Having a safe haven means that you have a way of escaping reality; hiding from your pain and problems. “The Game” by Teresa Toten, is a book about a girl named Dani who ends up in an institution for teens. Dani was both mentally and physically abused at home by her manipulative father. Physical abuse may cause bruises to the skin but mental abuse hurts one psychologically and makes the mind mess with that person. This influences the main theme of the book. Dani drowned out her problems by abusing alcohol and drugs. When she was in danger, she created . . . . . .
Briefly, Dani’s problems are that she was abused at home by her father. She never felt good enough for him, and the one thing she wanted more than anything was for him to be proud of her for something. He beat the crap out of her, but it didn’t really seem like Dani cared all that much. The physical abuse was nothing compared to the need of him being proud of her. If I described the climax of the novel in two or three sentences I would say that it was Dani finially started opening up and describing her old . . . . . .
The book doesn’t tell me, but I think Dani is in the institution because her Dad pressured her into substance abusing. The book gives hints that Dani’s father was a bad man. He made Dani scared, and made her think she wasn’t good enough. She wanted him to be impressed with her for once. I got this idea from the part about Dani’s dance recital. “She’d been sick with all week an ear infection. Her father thought she was faking it. So Dani started to fake being fine while swallowing handfuls of tylenol.” Dani wanted him to be proud of . . . . . .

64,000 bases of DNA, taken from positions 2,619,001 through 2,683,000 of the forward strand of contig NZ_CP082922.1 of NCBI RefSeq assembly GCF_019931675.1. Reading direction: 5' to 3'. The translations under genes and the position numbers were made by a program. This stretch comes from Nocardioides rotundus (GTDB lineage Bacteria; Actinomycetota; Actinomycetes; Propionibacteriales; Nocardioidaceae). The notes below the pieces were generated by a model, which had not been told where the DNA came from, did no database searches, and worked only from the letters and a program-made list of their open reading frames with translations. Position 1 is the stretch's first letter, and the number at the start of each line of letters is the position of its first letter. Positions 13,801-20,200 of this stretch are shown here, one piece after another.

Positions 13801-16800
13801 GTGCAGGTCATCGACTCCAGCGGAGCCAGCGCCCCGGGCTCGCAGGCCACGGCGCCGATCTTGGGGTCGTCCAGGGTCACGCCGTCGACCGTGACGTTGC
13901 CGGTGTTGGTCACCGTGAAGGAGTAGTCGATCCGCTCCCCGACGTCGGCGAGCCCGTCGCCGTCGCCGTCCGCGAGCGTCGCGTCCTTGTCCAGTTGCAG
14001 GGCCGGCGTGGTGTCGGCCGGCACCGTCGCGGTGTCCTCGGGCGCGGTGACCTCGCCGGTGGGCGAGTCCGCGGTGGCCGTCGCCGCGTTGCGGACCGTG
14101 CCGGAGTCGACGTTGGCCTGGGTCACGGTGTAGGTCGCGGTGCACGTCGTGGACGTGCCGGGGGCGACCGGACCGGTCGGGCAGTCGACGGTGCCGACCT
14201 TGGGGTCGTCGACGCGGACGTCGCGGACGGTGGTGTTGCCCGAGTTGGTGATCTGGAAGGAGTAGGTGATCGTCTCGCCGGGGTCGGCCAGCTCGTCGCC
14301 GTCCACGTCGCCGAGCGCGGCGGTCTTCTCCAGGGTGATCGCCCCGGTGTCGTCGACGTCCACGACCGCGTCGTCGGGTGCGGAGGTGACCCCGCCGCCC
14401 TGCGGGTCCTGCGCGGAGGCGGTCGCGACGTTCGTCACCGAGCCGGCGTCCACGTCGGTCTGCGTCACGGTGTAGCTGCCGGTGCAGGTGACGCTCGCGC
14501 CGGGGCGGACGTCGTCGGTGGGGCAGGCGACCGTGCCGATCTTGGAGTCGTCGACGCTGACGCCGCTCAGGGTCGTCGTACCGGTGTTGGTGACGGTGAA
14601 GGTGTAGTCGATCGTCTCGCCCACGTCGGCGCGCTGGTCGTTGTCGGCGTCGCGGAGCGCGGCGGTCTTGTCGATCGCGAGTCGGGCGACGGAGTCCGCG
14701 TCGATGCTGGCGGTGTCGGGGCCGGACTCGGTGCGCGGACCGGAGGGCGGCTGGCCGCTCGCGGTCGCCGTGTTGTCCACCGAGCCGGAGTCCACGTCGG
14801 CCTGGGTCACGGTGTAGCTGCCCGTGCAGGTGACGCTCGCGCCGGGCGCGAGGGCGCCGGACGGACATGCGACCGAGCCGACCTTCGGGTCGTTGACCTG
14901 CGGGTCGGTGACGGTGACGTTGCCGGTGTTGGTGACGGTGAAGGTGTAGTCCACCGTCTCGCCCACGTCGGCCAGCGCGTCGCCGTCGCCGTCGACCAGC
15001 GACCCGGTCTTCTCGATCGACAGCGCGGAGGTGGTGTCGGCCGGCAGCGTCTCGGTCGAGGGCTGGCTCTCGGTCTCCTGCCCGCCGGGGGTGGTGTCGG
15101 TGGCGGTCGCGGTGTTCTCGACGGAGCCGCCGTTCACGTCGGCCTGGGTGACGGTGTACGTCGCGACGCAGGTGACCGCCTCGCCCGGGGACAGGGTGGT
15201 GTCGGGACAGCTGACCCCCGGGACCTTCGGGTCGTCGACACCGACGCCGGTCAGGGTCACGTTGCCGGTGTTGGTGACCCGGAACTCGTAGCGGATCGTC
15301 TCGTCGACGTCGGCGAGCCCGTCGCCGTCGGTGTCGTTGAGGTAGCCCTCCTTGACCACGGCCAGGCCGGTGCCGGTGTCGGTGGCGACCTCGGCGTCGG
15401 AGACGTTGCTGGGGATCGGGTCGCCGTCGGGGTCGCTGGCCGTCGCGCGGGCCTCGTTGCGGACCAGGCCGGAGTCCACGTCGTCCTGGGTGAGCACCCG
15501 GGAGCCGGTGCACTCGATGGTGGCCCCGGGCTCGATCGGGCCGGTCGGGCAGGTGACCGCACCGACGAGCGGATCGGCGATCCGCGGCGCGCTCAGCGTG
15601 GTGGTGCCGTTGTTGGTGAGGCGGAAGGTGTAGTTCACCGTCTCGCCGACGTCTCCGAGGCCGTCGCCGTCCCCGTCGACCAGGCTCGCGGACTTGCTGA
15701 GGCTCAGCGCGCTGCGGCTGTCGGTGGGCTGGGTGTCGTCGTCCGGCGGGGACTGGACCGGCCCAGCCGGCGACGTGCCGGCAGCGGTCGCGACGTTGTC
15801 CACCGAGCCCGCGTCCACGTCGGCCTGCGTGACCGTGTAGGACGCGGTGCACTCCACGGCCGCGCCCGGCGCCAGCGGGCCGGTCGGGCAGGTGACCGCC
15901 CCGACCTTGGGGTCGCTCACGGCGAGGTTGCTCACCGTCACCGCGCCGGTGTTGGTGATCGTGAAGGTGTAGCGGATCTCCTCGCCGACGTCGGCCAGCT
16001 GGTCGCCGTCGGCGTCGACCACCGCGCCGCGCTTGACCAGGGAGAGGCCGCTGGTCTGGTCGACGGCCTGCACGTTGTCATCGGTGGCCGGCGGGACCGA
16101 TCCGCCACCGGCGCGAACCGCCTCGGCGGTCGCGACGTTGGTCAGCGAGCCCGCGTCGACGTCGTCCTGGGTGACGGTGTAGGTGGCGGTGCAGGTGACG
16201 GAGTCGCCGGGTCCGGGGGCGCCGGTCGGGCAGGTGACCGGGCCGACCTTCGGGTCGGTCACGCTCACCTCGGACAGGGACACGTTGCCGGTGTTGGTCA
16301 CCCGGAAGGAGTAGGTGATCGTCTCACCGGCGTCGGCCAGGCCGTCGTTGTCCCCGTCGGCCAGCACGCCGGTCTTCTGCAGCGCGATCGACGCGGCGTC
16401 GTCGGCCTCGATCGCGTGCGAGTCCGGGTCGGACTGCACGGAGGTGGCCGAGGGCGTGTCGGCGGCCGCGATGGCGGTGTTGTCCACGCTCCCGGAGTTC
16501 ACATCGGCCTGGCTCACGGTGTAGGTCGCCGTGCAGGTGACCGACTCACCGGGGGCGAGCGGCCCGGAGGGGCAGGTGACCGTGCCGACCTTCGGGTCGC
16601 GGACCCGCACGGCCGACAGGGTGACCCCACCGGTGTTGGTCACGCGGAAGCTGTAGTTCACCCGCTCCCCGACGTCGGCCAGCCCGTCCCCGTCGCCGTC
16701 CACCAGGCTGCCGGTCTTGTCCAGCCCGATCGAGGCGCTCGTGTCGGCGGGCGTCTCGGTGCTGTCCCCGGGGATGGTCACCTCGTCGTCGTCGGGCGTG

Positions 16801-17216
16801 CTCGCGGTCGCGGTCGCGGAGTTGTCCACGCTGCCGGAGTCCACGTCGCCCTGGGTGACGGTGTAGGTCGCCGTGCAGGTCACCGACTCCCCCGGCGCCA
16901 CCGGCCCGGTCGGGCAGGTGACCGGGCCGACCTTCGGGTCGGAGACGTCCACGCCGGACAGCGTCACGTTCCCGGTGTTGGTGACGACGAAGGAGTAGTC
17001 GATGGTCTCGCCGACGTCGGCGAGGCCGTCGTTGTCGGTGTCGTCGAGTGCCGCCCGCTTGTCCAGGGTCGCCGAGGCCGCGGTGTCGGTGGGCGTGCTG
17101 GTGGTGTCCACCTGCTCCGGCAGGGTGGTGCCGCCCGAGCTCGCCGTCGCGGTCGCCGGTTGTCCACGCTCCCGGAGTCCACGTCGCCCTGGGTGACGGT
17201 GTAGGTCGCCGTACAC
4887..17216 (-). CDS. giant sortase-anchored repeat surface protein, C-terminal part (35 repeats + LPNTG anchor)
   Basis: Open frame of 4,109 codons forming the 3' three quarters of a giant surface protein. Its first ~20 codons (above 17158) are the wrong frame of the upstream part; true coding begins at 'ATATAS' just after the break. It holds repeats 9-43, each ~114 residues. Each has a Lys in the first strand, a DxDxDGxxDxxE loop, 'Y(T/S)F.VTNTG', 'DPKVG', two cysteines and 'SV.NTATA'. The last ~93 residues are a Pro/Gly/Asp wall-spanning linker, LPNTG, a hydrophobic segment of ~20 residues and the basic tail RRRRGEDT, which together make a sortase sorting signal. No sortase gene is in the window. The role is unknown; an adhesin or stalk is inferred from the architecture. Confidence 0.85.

This book is all about the thought process. It’s meant to really make the reader think about what is really going on, and if things are really as they appear. I have not exactly figured much out about the book yet but I have made a few inferences. Dani is in a mental hospital for teenagers. The book hasn’t explained why yet but I inferred that she was put into a mental hospital because of her dad. The book gave a few hints that her father beat on her; “No more! No, Daddy., Daddy please…”. I thought that this would . . . . . .